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Gone Girl

29 October 2014 Film

Gone Girl

David Fincher’s faithful adaptation of Gillian Flynn’s bestselling thriller novel, Gone Girl, opens with an image that sets a disquieting tone. A man’s hand strokes a woman’s hair, but any tenderness is obliterated by his voice over: he imagines “cracking” her “lovely skull” and “unspooling” her brain to see what’s inside. Already, romance and cruelty are snug bedfellows.

From the outside, Amy and Nick (played by Rosamund Pike and Ben Affleck) look like a dream couple. She’s blessed with wholesome beauty, all the right Ivy League degrees and a sizeable trust fund (royalties from the Amazing Amy children’s book series she inspired). He’s a corn-fed Missouri boy with a chiselled jaw, who’s making it in The Big Apple as a writer for a men’s magazine.

The fairytale has already ruptured by the time we meet them and, with Fincher the misanthropic godfather pulling the strings, it soon becomes a domestic nightmare. They’re both laid off in the recession, Nick’s mother gets sick and they trade in the brownstone terrace for an oversized McMansion in his hometown. This could be anywhere in small-town America, long past its former glory. Even the clock in the main street has stopped ticking; the American Dream has died there, too.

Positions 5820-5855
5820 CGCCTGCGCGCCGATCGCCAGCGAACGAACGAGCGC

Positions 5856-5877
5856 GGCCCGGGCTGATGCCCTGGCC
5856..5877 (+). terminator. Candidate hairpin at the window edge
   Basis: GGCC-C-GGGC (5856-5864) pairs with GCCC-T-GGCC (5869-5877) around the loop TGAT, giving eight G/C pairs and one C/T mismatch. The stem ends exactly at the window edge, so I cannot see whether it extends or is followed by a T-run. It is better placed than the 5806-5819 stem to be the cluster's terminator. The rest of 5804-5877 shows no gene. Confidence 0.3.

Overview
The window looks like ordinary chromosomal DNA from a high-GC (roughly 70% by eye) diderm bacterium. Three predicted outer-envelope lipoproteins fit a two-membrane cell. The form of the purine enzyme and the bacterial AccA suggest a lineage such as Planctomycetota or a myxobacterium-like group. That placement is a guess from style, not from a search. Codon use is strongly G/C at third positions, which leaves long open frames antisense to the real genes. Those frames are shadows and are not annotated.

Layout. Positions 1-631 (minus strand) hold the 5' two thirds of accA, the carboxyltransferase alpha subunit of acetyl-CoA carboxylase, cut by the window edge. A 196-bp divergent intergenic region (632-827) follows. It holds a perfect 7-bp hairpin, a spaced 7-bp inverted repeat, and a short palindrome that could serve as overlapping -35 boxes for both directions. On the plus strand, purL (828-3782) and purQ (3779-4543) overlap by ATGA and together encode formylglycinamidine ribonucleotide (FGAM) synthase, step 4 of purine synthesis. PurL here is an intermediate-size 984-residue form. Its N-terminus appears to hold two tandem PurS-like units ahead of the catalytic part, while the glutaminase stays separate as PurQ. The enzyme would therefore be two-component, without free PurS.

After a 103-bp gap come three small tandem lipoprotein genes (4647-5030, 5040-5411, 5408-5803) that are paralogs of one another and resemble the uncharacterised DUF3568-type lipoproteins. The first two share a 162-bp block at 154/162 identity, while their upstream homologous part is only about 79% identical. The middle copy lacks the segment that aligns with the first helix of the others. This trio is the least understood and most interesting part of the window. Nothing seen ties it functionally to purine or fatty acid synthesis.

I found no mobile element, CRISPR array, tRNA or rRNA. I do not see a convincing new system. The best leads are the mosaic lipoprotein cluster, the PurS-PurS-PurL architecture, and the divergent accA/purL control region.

When Amy goes missing under suspicious circumstances on the couple’s wedding anniversary, all eyes turn to her husband. Under the spotlight, Nick doesn’t come across well. The cameras want a broken man, but when the paparazzi are clicking, he flashes an all-American grin. And as the investigation by Detective Boney (Kim Dickens) proceeds, the evidence doesn’t look good: mounting debt, infidelity and a host of suspicious clues left in Amy’s annual anniversary treasure hunt.

Fincher has a solid reputation as a stylist, but slickness can come at the expense of character. While the director nailed the machinations of Mark Zuckerberg in The Social Network (2010) and the deranged Tyler Durden in Fight Club (1999), there’s a certain callousness at the core of thrillers like Panic Room (2002) and The Girl with the Dragon Tattoo (2011).

Amy and Nick fall into the second category, seeming more like types than living, breathing beings. That doesn’t mean Gone Girl isn’t a riveting ride, including a clever twist to rival The Sixth Sense (1999) or The Crying Game (1992). It’s just that the couple doesn’t garner much sympathy. For Fincher, it seems marriage is a fight club built for two.

>> Gone Girl is out now.

This article was first published in #Ed469.

Rebecca Harkins-Cross

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